Seven prospective airlines abandon NCAA’s certification process

Image result for Seven prospective airlines abandon NCAA’s certification processAbout seven airlines applying for Air Operator’s Certificate have failed to complete it or have abandoned the process, The PUNCH has learnt.

According to findings by our correspondent, investors apply for certificates to run airlines all the time but many of them take a long time to complete the process, while some abandon it altogether when they are unable to meet the requirements.

The AOC is the approval granted by the Nigerian Civil Aviation Authority to an airline operator to enable it to use aircraft for commercial purposes including charter and cargo operations.

Information obtained from the NCAA showed that as of the end of November, the AOC certification process of seven intending airlines had been declared dormant, while four were on hold.

Before the process was stalled, the airlines had reached different stages out of the five required to get the AOC.

One of the seven intending airlines that had been declared dormant was at the fourth stage, three were at the third stage, one at stage two and two at stage one.

According to findings, one of the intending airlines abandoned the process since 2015, at the second stage.

The General Manager, Public Relations, NCAA, Mr Sam Adurogboye, said process of getting an AOC could be stalled if the operator failed to return to continue with the procedure or if he failed to meet the requirements at any stage.

“Getting an AOC to run an airline whether scheduled, non-scheduled or private is rigorous and capital intensive and is in five stages,” he said.

The first stage according to Adurogboye, is the expression of interest, where the applicant seeking an AOC makes an initial inquiry. This is followed closely by the second stage of application.

The third stage, he explained, remained the most rigorous and also known as the document evaluation phase, where the applicant would be expected to acquire airplanes, get an office, hire all the personnel for the operation, get insurance, submit his feasibility study and pay commitment fee depending on the flight operations.

He added that at the fourth stage, the operator would be required to carry out flight demonstration, which entailed flying an empty aircraft to and from his intending destination whether local or international before he would get to the final stage, which is the issuance of the certificate, valid for about four years before renewal.

According to Adurogboye, the processes, though capital intensive, are standard practices all over the world to ensure that the operator has what it takes to run an airline.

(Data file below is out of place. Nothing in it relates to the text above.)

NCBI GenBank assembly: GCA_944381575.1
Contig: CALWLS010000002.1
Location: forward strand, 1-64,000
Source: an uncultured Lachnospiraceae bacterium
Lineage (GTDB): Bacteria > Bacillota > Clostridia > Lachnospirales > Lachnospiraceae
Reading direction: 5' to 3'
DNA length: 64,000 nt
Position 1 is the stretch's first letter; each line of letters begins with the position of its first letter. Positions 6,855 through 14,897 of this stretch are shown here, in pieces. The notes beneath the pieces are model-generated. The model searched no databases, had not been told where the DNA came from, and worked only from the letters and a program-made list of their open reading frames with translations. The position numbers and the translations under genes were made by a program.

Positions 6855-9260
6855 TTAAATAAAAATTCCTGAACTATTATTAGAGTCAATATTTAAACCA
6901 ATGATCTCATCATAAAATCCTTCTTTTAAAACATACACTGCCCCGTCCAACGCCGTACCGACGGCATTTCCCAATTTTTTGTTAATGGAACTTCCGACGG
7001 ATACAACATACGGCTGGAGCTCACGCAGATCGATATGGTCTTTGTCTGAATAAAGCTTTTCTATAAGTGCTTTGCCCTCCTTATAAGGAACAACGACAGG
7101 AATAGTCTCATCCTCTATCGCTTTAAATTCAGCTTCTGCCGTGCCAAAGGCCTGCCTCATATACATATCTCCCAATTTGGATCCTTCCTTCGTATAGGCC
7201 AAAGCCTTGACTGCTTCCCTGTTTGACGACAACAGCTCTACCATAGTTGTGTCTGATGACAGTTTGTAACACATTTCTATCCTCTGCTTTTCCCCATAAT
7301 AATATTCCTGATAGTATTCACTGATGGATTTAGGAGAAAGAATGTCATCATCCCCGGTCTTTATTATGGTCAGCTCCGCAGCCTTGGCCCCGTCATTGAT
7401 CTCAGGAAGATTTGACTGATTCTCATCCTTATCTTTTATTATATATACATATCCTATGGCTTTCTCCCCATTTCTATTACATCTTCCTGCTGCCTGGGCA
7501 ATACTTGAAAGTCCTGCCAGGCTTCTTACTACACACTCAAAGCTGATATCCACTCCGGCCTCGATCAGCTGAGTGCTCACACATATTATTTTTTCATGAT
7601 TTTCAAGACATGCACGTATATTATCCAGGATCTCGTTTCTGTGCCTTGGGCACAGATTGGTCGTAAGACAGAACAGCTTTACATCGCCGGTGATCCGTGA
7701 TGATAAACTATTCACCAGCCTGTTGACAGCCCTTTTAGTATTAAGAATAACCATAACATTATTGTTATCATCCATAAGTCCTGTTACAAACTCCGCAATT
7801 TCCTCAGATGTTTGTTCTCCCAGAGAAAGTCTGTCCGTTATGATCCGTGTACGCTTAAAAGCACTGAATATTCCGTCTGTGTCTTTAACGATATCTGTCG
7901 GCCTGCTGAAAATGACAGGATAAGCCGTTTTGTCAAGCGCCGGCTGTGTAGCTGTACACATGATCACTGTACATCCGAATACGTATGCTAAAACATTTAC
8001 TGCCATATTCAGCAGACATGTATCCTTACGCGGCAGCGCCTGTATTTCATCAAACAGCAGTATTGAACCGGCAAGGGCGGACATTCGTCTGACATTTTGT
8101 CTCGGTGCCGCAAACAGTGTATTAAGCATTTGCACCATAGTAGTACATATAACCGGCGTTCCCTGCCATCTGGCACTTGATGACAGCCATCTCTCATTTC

“It is capital intensive, but you must not have all the money to buy aircraft, you can lease for a start but the planes must be less than 22 years,” Adurogboye said.

Despite the rigorous process and the multi-billion naira involved, many investors apply for AOC from time to time.

Currently, there are about 28 airlines intending to get the AOC for scheduled and non-scheduled operations.

There are also about 31 airlines in the country with active AOCs with eight of them operating scheduled flights.

According to stakeholders, the operating environment makes Nigeria’s airline business one of the most expensive globally without a commensurate ticket price as Nigerian passengers are said to pay one of the lowest fares around the world.

But while many intending operators had fallen by the wayside, other investors are going ahead with it and more people are willing to come into the industry.

The Chairman, Air Peace, Allen Onyema, told our correspondent in a recent interview that the attraction might be due to the glamorous nature of the industry or the crowd they saw at the airports.

He said, “But they forget that Nigerians pay the cheapest fare worldwide and it is only through fares that airlines make money. Even when you carry a full load, you don’t make one per cent gain in Nigeria, you only count losses. All over the world, the gains from commercial aviation is marginal.

“Nobody gains anything here, it only gives you name. And if you are talking about investing, you must think about safety, which means you must be sure of who is in your cockpit and pilots earn a lot. A lot of people come in and close down within months.”

According to him, airlines start making a profit after seven to 10 years if they are able to manage well, adding that even at that, it will also be marginal at about two to three per cent.

The Chief Operating Officer of Dana Air, Obi Mbanuzuo, said most investors coming into the industry were not aware of some of the challenges until they started the process.

He added, “First and foremost, the regulator does not allow you to have just two airplanes for schedule service. Although there are many other things to do in the industry, people don’t do it, they prefer to run an airline, without knowing the challenges.

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